This is now our third summer in our Hebridean home and we’ve made good headway with the garden, especially in experimenting with growing a range of fruit and vegetables in the challenging horticultural conditions of the Outer Hebrides.
Some of the things we’ve managed to do so far include:
Building a greenhouse for indoor vegetables such as tomatoes, cucumber, squash, peppers, beans, peas, artichokes, broccoli, sweetcorn, as well as our grapevine and hops, and a lemon tree.
Erecting beds for vegetables which can survive outdoors in this climate, such as potatoes, onions, cabbage, swede, beetroot, carrots, parsnips, lettuce, kale, chard, kohlrabi, leek, spring onions and courgette.
Tending a herb garden, which is giving us a regular supply of parsley, mint, rocket, coriander, dill, sorrel, sage, lovage, cress, rosemary, chives and various salad leaves.
Planting a wind-protected corn patch (we’re not too hopeful of this project, but we’re keeping our fingers crossed).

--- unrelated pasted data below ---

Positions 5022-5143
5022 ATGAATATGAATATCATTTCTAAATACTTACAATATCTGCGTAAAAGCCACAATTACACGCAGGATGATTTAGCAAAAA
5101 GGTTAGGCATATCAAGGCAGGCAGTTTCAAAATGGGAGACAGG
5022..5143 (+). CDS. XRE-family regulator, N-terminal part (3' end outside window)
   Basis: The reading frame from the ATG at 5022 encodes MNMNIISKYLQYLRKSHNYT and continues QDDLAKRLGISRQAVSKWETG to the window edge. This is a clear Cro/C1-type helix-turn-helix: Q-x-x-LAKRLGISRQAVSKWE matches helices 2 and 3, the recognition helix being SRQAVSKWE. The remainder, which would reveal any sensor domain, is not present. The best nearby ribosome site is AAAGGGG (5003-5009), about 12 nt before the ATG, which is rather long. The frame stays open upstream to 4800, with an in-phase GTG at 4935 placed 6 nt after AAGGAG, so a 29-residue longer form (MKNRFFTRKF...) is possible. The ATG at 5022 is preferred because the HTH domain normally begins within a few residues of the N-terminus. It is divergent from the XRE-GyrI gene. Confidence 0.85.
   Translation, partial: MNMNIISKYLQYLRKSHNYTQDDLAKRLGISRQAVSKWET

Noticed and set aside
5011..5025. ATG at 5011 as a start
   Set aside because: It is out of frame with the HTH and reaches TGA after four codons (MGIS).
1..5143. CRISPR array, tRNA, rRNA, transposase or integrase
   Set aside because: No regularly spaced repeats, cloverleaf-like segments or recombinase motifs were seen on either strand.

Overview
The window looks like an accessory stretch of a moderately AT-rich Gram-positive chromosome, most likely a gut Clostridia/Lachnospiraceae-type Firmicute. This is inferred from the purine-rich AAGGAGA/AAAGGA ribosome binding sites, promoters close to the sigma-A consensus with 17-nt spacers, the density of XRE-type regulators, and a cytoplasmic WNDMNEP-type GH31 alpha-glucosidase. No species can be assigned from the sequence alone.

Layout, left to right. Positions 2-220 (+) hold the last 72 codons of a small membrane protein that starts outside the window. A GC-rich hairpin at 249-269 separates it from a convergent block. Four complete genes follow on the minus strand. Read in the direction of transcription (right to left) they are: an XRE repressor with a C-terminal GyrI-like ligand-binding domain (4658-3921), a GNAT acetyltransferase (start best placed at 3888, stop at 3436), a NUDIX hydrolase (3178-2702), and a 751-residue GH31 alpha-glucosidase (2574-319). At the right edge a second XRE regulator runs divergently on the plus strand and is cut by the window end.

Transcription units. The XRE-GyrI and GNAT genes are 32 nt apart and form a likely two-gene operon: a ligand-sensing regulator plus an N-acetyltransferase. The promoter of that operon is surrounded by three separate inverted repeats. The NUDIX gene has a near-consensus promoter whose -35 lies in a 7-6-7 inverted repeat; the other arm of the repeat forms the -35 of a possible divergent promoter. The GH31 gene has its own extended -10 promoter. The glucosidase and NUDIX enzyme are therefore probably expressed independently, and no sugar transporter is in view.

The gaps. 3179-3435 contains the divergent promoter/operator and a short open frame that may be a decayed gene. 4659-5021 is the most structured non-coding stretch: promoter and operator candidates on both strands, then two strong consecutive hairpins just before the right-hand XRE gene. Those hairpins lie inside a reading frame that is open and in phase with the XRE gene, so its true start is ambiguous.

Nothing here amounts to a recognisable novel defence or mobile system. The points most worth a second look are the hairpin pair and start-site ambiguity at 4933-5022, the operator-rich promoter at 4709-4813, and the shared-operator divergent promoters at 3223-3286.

Trying to revive old apple, damson and cherry trees, as well as planting new apple and plum trees, and a range of berry bushes.
Creating a rockery for our strawberry patch (which is looking more promising this summer, after producing very few berries last year).
Our longer-term aim is to become completely self-sufficient in producing our own fruit and vegetables, although we appreciate we still have some way to go to get to that stage the whole year through. It’s a project we’ll keep working on. As mentioned in our previous post, there are countless benefits to growing your own food, and those are what’s keeping us going.